Christina Clayton

Christina has been in the behavioral health field since 1993, primarily serving adults who live with severe mental health issues, substance use, experience chronic homelessness, suffer from poor physical health, trauma and any number of co-occurring issues.

Prior to joining the Northwest MHTTC, she spent 25 years working in and managing numerous clinical programs including: HIV/AIDS housing and health care, school-based mental health, substance use outreach and treatment, homeless mental health outreach, intensive case management, assertive community treatment, crisis respite, integrated care, housing first and other evidence-based practices.  She has provided licensure supervision, training and consultation, and have worked on multi-disciplinary teams in a number of settings.  She highly value her years of clinical direct service and program management experience.

For the Northwest MHTTC, she helps plan and oversee training for the mental health workforce in HHS Region 10 (AK/ID/OR/WA).  Activities include live webinars, research/practice briefs, online self-paced courses, learning communities and intensive cohort-based training. Most of this training is conducted virtually in collaboration with numerous faculty, instructional designers and presenters.

She was the recent Chair of the Building Health Equity and Cultural Responsiveness Work Group for the MHTTC Network.  Currently, she humbly serves as Co-Chair for the PBSCI Department’s Equity, Diversity and Inclusion Staff Committee.  She is grateful to all the staff and faculty who choose to work in this field, as it is their collective energy, passion, dedication and commitment to social justice that supports the people we serve and brings real change to our communities.  Most importantly, she is honored to work with people who every day, live their experience and share their journey through advocacy as they strive for a world where behavioral health is adequately supported and everyone can thrive equitably.

Eva Kurtz-Nelson

Dr. Kurtz-Nelson is a research scientist, licensed psychologist, and clinical director of the Research in Autism and the Brain Lab (RAB Lab). Her research and clinical interests center on improving medical and behavioral outcomes for individuals with rare genetic differences associated with autism. Dr. Kurtz-Nelson received her PhD in school psychology and MS in special education from the University of Oregon. She completed her clinical internship at the Munroe-Meyer Institute, University of Nebraska Medical Center and her postdoctoral training at the University of Washington.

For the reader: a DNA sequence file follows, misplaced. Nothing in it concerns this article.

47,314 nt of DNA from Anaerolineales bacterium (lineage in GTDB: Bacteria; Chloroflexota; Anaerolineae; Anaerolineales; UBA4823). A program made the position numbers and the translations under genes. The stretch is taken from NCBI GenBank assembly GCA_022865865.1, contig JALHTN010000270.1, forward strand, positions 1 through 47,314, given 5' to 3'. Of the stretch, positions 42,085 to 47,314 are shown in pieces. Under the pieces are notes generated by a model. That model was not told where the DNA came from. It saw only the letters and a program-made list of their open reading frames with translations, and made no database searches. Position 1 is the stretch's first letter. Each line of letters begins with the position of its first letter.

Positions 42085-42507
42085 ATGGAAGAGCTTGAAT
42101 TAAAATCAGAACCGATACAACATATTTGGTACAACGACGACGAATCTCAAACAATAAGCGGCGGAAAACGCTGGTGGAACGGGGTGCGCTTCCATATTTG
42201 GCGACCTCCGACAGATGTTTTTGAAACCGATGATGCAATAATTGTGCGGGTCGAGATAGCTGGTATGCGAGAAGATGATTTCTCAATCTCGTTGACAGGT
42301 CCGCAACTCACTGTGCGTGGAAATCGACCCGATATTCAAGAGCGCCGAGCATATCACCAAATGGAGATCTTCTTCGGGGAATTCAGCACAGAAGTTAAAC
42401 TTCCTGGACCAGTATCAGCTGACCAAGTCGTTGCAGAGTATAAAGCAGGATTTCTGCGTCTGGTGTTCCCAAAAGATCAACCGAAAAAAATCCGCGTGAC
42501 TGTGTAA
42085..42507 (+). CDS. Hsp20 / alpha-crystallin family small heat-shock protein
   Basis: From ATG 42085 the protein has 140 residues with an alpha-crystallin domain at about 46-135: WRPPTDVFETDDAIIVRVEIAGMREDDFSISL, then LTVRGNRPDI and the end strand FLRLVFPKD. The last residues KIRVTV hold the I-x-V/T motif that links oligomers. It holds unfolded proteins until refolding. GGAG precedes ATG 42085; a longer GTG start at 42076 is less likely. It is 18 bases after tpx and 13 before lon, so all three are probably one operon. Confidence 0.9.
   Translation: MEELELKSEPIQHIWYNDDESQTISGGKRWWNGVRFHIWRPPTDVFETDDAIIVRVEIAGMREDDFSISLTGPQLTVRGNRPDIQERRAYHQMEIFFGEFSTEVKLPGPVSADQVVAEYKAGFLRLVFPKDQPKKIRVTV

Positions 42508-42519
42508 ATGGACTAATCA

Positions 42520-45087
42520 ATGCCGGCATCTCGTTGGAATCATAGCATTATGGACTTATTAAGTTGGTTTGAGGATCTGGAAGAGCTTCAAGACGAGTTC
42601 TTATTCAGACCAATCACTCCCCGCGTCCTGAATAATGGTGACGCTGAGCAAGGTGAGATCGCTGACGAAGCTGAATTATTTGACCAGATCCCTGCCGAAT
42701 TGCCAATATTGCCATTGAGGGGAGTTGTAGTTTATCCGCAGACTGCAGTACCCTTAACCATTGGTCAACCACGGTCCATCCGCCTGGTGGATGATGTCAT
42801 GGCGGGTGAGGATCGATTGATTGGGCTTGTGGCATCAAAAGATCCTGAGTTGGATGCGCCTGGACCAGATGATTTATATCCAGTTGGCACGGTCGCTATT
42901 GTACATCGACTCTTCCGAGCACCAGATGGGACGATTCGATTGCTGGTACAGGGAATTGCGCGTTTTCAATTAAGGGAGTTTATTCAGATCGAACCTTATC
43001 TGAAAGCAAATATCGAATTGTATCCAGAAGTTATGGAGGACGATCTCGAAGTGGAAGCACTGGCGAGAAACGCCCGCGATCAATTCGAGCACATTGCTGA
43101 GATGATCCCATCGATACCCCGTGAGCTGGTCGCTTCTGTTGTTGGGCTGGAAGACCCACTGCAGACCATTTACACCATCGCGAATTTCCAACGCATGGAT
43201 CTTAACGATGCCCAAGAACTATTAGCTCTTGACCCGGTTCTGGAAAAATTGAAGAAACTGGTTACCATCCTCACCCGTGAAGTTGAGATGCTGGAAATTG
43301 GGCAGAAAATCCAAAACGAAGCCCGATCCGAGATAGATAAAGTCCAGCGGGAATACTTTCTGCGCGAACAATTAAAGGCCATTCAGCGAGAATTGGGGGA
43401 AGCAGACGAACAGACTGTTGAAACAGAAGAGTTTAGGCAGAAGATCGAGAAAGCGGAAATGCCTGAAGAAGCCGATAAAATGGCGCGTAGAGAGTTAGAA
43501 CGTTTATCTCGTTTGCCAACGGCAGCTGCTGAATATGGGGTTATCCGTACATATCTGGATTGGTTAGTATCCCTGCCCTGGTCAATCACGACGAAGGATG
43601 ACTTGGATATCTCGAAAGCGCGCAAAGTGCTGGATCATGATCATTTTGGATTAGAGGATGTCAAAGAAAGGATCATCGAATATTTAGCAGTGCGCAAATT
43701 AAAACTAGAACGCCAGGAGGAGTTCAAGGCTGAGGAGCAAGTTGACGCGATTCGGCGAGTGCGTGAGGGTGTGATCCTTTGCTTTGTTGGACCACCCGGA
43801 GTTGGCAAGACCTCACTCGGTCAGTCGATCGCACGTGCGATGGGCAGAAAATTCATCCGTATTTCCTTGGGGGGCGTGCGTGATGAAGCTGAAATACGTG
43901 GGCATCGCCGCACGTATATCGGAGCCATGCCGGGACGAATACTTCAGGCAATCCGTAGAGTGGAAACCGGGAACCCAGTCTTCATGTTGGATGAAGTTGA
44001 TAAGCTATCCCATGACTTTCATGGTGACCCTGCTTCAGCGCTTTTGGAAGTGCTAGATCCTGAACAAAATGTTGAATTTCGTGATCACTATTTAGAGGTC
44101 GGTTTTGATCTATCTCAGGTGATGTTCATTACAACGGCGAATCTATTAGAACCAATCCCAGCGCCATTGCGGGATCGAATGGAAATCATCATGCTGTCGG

Jennifer Magnani

After graduating from the UW with a Master of Social Work degree in 2000, Jennifer worked for the next 20 years in healthcare environments. While the bulk of her time was spent at Harborview, she left for several years and worked at a different health system. Jennifer has provided social work care in a variety of clinical areas including Inpatient, Emergency, Ambulatory, and Home Hospice, and always with a focus on marginalized populations and meeting the health and mental health needs of those who are most vulnerable.

Her experience includes years of work at the patient bedside, and experience in a variety of leadership roles from supervisor to interim director. Work highlights include helping build a program providing medical care and support to women working in the sex trade, helping design and execute a successful strategy to impact HIV viral suppression in marginalized groups, and serving and running clinical social work operations for the Madison Clinic. She formerly served on the King County HIV Planning Council, was a panelist on the HIV ECHO program at Harborview, and was a member of Harborview’s Equity, Diversity, and Inclusion committee since its inception. Her subcommittee focus on Harborview’s EDI committee was around equity projects and using data to explore possible care disparities with patients.

Currently, Jennifer is Assistant Director, Patient and Family Experience and runs the day- to- day operations of the Psychiatry Consultation Line, the Mental Health CareConnect program, and the Perinatal Telepsychiatry Clinic. She joined the Department in June 2020. When not at work she is a busy mom who loves to cook and travel.

Diane Powers

Diane has 30 years’ experience managing a wide range of public health and health services research, evaluation, and implementation projects and programs. She co-founded the AIMS Center in 2004, and currently serves as Co-Director. Prior to joining the University of Washington, Diane managed a large research program focused on diverse behavioral interventions for cancer prevention at the Fred Hutchinson Cancer Research Center. Diane is trained as a behavioral health provider and delivered mental health services in both inpatient and outpatient settings for over eight years. She received her bachelor’s degree in Psychology and English Literature from Gonzaga University, a master’s degree in Psychology from Seattle University, and a master’s degree in Business Administration from University of Washington.